As a new and evolving scholar of the eighteenth century, I am always looking for ways to improve my writing. I have been told that having other people review my work is a good way to improve my writing, but I have questions about this process. For instance, how many people do you suggest look at an article, book chapter, or manuscript before sending it out for publication? Is it most useful to have the same person(s) look at a work in different phases? Am I “bothering” someone if I ask them to read my work? Should I always go to the same person(s) when I need feedback on my writing? And, perhaps the most difficult query, when do I know to put the work down and send it off?
An Intimidated Graduate Student
So many are of the belief that writing is a solitary venture; or that it is, at most a Duet between your Muse and your Self. Congratulations for recognizing that this is indeed a Skill that can be learned and improved. Antipodea well remembers the desperate and consistent search for good readers and advanced writing skills, and hopes that the following tale will give Intimidated a path to ponder.
The Fair Felicia, accepted into a Graduate Program, began her own search for adequate readers in her seminars. By offering to trade and read Papers, she hoped to get a sense of what could be better clarified, while remaining in her own peer group. She managed to find that all of this early Feedback was helpful in some way, but soon discovered how readily she fell in with some over others. Miss Precise was rather excellent at pointing out specific and small errors and other grammatical and mechanical concerns, but was less inclined to comment on Structure and Argument. While Mr. Forthright, though abrupt and absolute in his comments, could point out ways to help with conciseness and argument. Over the years, she amassed a coalition on whom she could depend.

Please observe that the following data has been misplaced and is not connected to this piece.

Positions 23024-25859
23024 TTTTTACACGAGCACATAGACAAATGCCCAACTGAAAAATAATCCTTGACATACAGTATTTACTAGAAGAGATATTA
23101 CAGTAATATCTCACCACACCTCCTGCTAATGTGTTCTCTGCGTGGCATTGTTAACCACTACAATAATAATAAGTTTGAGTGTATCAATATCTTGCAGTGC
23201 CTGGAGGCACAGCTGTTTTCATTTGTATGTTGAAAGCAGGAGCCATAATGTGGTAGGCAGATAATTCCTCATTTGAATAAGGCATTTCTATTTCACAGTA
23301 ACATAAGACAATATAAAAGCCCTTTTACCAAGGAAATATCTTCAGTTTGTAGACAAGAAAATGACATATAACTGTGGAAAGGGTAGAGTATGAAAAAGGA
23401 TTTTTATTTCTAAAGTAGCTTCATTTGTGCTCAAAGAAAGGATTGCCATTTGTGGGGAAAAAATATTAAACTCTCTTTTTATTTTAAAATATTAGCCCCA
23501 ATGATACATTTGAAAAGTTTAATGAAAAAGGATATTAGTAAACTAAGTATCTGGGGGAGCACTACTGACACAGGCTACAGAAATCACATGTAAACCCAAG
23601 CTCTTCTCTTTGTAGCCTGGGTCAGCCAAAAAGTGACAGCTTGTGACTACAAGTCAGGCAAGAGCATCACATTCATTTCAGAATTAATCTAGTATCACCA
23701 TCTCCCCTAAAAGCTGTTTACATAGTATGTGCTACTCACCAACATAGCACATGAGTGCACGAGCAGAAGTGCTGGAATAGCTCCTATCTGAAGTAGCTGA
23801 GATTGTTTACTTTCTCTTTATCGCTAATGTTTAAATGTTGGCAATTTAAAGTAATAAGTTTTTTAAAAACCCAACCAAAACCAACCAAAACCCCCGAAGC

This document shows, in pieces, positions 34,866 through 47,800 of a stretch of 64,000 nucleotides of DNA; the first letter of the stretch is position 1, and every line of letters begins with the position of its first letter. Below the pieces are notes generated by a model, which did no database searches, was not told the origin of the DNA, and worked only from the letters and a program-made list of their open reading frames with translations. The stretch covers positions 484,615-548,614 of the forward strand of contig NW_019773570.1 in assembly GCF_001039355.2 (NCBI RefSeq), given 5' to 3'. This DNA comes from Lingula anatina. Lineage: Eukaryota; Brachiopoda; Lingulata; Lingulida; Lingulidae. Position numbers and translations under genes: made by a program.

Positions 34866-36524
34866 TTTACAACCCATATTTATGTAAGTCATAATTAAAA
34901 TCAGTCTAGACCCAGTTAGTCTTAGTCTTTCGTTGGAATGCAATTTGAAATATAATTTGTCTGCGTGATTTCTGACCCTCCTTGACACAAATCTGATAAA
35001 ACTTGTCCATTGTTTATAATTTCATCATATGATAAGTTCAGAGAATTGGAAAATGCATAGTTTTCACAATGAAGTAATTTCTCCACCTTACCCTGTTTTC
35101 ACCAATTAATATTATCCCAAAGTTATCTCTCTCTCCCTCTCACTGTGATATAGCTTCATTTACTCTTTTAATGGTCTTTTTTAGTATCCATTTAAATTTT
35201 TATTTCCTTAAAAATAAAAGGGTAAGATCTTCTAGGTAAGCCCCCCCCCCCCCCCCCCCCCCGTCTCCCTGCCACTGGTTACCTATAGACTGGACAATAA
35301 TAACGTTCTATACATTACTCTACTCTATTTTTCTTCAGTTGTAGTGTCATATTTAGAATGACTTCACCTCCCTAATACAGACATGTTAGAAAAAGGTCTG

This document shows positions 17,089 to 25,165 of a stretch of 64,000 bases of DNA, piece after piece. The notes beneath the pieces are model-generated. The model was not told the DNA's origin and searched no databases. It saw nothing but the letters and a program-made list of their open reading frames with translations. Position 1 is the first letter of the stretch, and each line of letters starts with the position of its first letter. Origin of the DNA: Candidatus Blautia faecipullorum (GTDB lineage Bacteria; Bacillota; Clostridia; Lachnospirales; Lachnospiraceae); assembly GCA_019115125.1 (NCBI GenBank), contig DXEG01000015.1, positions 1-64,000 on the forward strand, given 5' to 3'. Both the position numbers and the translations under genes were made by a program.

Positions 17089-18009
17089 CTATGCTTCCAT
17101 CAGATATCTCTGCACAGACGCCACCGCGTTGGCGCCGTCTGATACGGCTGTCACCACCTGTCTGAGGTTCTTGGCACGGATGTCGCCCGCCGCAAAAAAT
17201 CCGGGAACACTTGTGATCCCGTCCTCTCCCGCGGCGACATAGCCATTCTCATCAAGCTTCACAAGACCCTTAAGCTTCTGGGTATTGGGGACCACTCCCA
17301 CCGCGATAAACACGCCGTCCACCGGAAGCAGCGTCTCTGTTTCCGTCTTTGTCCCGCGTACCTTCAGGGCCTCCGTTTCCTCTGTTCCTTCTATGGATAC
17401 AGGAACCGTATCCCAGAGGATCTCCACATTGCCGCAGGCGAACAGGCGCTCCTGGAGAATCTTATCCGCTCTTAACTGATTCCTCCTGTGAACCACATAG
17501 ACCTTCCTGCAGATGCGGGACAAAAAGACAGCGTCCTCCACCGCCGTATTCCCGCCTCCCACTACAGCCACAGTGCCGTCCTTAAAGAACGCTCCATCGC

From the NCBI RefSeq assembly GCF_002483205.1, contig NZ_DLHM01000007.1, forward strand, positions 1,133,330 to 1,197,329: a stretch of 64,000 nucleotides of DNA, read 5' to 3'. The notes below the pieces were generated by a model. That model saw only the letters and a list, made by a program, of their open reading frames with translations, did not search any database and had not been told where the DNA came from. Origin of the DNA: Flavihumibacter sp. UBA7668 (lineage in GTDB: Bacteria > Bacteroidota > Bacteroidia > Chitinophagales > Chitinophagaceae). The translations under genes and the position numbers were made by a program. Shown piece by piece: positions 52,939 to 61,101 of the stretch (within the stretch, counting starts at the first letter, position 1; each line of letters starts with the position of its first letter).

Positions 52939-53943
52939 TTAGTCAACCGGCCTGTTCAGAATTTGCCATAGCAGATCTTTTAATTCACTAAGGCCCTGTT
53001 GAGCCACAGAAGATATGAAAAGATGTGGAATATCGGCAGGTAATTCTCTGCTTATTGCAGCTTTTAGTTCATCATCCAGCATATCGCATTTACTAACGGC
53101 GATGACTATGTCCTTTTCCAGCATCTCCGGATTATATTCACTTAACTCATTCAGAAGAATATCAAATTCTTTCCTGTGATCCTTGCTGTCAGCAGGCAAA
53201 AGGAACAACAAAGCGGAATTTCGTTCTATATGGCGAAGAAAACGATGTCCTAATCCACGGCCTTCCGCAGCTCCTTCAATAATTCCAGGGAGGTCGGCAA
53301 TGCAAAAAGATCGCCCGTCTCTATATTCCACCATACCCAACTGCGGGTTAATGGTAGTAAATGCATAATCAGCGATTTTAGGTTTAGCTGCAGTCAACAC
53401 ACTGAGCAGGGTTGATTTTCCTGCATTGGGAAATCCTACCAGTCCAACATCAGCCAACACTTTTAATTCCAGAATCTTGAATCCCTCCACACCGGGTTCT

One day, Felicia received a note from a Professor that one of her papers would be, with sufficient revision, an excellent option for greater Publication. She arranged a meeting with this Advisor, and received a fair amount of feedback that enabled her to revise. Fully confident now with this new revision, she shared it with a certain Reading Group on her campus that had the sole purpose of helping such Students to revise and submit to Journals. But when she left that meeting—what confusion! As many Professors as there were in the room were the responses; each had a thought about what the paper should do, what more she should read, what more she should cover, what more should be said, all the things she didn’t say, and all ideas that related to their own individual research ideas. After an evening spent in the agonies of Confusion, augmented mightily by untold quantities of Wine and Tears, she realized that the fewer, more select the group of readers were, the more beneficial the feedback was to her own Process. She currently keeps her readership coterie to about three readers, one for each phase of the paper—though she is apt to recognize that others may come up with their own rules for engagement.
Felicia now knew that her peers were best for early drafts, and her Advisor best for very late drafts indeed. She still struggles with the fact that it can always be improved; it could always be re-edited, re-revised, and re-done. But she had learnt that once she has spent about 12 weeks, start to finish on a singular idea, that that idea must go out into the world and face its own music. Just as infants cannot grow only so large when in the Mother’s Womb, so a paper cannot expand if it stays safely in a Word Document unsent.
Thus did Felicia discover her own path. Aphra does encourage others to share their own discoveries to writing success, and offers some more advice: often Universities have departments, workshops, or programs of some sort dedicated to improving writing. Aphra suggests that Intimidated look into such workshops on her campus who can guide her in a more specific manner. Aphra also suggests that Intimidated invest in a copy of Wendy Laura Belcher’s Writing Your Journal Article in 12 Weeks: A Guide to Academic Publishing Success, as she thinks it will be most useful for years to come.
Your truly and etc.,